Establishing a Secondary Credit Market Crucial to Future Investment

By W. Bruce Crain | August 27, 2007
As the ethanol industry continues to grow, so does the need for additional financing. However, there is a lack of underwriting expertise with community banks and a perceived long-term risk associated with ethanol loans. If the number of renewable energy companies is to continue to grow, federal action must be taken to educate the lending community and provide banks with the tools needed to service the debt financing needs of the new companies.

Renewable energy financing has its roots in production agriculture and farmer cooperatives served by the Farm Credit System, which is a government-sponsored enterprise (GSE) created by Congress in 1916 to provide American agriculture with a dependable source of credit. However, more non-farmers are now involved in the development of renewable energy, and these entrepreneurs do not have access to the Farm Credit System member institutions. Instead, they rely on community bankers for financing. For the most part, "Main Street" lenders have yet to develop an understanding of the underwriting necessary for financing ethanol and biodiesel plants, anaerobic digester projects, wood pellets plants and other sources of renewable biomass energy. Little education has occurred to teach community bankers how to best determine the financial viability of a renewable energy project. Even with government guarantees provided by the USDA and the U.S. DOE, banks still perceive the risk to be too great and thus do not make funding available for these projects that in many cases could provide an important economic boost for their communities.

Some would argue that community banks "redline" these projects, much like banks were accused of doing with inner-city businesses and housing in the latter part of the 20th century. To overcome that obstacle, Congress and banking regulators established the Community Reinvestment Act (CRA). Enacted in 1977, the CRA is intended to encourage depository institutions to help meet the credit needs of the communities in which they operate. It also mandated lenders to demonstrate how they serve the underserved segments of their communities.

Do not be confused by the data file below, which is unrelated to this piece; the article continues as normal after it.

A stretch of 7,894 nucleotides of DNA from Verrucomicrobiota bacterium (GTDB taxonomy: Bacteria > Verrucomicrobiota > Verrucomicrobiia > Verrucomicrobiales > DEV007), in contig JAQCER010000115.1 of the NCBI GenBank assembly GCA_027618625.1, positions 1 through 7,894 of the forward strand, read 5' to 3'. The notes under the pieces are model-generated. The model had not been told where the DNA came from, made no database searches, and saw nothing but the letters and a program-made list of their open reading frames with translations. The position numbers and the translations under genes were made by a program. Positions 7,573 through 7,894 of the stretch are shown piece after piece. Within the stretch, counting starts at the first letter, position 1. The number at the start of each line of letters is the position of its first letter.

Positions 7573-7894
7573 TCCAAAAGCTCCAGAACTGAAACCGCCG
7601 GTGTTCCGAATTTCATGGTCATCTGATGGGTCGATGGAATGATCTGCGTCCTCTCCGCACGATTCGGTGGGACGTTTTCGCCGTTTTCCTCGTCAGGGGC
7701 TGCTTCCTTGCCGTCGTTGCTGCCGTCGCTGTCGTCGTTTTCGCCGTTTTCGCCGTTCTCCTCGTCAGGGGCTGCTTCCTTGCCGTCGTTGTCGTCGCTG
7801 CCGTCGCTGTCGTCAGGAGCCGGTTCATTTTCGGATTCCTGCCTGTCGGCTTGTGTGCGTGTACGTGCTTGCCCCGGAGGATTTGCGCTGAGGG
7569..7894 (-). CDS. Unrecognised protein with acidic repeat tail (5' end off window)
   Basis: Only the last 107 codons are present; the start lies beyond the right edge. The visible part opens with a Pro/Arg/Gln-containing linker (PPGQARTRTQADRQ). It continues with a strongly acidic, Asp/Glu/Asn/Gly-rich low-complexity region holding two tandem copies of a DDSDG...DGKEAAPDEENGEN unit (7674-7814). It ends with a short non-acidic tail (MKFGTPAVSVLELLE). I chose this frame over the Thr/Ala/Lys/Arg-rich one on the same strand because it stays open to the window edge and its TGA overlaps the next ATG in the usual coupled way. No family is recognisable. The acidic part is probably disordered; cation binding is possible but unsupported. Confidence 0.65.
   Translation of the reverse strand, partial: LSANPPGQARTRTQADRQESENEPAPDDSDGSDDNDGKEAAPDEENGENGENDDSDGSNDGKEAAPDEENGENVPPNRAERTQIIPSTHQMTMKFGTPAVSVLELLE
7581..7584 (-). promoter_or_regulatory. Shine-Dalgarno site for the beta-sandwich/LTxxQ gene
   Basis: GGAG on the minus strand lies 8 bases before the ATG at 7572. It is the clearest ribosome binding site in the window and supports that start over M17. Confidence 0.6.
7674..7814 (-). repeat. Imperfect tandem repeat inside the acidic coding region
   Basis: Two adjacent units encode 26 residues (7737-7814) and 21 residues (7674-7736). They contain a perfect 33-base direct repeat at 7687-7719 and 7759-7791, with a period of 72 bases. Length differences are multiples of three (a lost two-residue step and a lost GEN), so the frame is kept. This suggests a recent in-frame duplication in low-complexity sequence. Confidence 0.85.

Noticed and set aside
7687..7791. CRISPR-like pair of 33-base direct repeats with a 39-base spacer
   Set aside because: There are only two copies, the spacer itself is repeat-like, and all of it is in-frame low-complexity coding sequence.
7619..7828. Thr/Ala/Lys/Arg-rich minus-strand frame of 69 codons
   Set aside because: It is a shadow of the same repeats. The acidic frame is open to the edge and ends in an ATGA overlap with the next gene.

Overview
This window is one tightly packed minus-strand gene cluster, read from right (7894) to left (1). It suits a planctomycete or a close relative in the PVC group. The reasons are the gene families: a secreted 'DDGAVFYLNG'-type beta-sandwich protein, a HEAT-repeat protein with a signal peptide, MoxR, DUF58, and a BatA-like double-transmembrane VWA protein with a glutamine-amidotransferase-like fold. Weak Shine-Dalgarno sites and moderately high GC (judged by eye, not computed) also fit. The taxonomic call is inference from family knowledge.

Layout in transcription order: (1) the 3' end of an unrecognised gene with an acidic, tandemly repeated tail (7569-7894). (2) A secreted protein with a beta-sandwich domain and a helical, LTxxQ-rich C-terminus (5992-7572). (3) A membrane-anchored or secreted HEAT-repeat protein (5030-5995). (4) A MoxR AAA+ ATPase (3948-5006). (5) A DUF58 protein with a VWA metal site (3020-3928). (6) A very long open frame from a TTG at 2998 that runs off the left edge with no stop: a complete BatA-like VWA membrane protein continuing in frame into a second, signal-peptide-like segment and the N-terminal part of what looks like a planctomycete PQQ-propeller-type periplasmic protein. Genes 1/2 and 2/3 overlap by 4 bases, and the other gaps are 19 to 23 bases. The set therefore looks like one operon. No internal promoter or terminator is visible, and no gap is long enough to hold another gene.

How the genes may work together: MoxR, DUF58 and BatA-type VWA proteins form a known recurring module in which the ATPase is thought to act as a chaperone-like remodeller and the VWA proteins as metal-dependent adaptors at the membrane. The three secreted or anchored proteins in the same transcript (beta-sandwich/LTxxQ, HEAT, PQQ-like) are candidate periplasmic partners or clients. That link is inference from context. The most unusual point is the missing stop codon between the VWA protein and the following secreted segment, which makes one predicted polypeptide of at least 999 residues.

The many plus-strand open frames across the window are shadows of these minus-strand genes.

Banks argue that loans to renewable energy and other less conventional ventures have to stay on their books for years and lenders are thus subjected to market risks that many small banks are simply unable to absorb. Unlike mortgage and rural land loans, a "secondary market" that allows banks to sell these loans off to an entity like Fannie Mae or Farmer Mac does not exist. Banks argue that without a further way to mitigate risk, their participation in this new domestic industry will be limited. Creating a secondary market would "liquefy" these funds thereby freeing up bank capital that can be further invested in other renewable energy projects or commercial and residential ventures.

To overcome this obstacle to a steady flow of commercial credit for renewable energy, the following recommendations should receive serious consideration in Washington, D.C. First, Congress should work with federal and state financial institution regulators to expand the CRA requirements imposed on depository institutions to include loans made to entrepreneurs and companies commercializing renewable energy projects in their communities. This will entice and encourage lenders to learn how to make loans to these companies and produce much-needed debt financing for these projects.

Congress should also consider the creation of a secondary market for renewable energy loans that would mitigate some of the risk associated with long-term financing necessary for renewable energy projects such as ethanol, biodiesel and other ventures. This secondary market could be pursued in one of three ways:

› Expanding the charter of Farmer Mac or the Federal Home Loan Bank System to allow these GSEs to purchase renewable energy loans at a premium from lenders.